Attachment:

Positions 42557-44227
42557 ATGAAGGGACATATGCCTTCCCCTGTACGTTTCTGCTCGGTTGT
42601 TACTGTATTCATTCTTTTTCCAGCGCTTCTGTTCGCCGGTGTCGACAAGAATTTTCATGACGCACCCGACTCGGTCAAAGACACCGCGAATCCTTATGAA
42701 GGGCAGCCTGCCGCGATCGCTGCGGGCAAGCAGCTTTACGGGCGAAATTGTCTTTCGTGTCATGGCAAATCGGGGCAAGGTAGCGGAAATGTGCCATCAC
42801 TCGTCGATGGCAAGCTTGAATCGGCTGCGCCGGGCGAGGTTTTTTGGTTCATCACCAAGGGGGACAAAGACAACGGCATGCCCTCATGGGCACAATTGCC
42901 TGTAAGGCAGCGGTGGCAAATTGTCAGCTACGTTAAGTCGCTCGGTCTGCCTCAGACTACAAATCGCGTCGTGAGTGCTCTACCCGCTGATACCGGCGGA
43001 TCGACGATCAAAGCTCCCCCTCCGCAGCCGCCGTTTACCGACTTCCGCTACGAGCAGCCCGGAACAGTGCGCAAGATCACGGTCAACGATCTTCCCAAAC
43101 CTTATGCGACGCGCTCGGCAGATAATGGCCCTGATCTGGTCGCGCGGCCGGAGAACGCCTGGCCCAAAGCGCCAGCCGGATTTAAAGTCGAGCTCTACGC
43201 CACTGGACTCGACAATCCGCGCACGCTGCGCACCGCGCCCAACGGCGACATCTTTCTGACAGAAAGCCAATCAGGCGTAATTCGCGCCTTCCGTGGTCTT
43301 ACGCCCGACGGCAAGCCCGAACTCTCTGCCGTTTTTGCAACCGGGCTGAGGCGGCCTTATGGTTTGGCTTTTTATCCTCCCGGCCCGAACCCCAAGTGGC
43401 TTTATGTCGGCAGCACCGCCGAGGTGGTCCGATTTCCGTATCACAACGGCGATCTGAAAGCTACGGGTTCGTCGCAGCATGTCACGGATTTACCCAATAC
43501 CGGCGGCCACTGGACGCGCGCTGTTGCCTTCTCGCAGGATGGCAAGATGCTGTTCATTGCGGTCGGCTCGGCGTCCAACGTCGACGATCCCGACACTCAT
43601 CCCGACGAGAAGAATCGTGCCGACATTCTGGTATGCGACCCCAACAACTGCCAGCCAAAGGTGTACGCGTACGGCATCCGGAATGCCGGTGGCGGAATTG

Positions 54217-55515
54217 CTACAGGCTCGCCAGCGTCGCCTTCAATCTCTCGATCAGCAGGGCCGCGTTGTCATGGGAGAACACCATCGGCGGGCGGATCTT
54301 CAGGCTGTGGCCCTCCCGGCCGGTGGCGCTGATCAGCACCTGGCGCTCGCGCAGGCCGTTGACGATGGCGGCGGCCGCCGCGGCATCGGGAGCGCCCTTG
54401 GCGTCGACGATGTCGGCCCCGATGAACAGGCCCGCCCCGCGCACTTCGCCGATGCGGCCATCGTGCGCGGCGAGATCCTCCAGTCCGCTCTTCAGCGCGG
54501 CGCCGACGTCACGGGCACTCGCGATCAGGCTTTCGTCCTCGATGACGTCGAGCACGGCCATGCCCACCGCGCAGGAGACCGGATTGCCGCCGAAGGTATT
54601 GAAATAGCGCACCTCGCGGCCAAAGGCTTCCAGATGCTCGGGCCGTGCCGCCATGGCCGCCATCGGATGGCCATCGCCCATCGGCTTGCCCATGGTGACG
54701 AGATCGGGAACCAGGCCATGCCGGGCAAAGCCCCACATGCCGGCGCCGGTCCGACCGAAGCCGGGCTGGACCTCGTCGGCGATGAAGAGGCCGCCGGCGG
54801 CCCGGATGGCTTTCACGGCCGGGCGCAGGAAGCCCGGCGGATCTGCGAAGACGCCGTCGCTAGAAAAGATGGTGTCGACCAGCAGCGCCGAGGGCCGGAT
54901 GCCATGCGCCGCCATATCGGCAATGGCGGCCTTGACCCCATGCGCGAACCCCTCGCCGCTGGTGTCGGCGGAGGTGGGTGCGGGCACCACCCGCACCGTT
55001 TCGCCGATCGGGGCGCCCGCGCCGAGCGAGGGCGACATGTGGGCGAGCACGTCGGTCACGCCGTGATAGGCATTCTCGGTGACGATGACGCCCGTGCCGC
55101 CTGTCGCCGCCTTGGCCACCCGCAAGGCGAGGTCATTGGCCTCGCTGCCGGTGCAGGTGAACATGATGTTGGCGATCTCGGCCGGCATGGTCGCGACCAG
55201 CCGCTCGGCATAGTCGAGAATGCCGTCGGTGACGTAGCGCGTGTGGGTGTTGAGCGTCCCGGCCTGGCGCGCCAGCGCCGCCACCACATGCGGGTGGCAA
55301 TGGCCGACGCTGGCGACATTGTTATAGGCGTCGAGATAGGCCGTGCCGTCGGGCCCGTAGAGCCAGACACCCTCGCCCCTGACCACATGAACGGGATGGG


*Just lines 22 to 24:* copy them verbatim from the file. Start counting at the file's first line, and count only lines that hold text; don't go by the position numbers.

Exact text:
54901 GCCATGCGCCGCCATATCGGCAATGGCGGCCTTGACCCCATGCGCGAACCCCTCGCCGCTGGTGTCGGCGGAGGTGGGTGCGGGCACCACCCGCACCGTT
55001 TCGCCGATCGGGGCGCCCGCGCCGAGCGAGGGCGACATGTGGGCGAGCACGTCGGTCACGCCGTGATAGGCATTCTCGGTGACGATGACGCCCGTGCCGC
55101 CTGTCGCCGCCTTGGCCACCCGCAAGGCGAGGTCATTGGCCTCGCTGCCGGTGCAGGTGAACATGATGTTGGCGATCTCGGCCGGCATGGTCGCGACCAG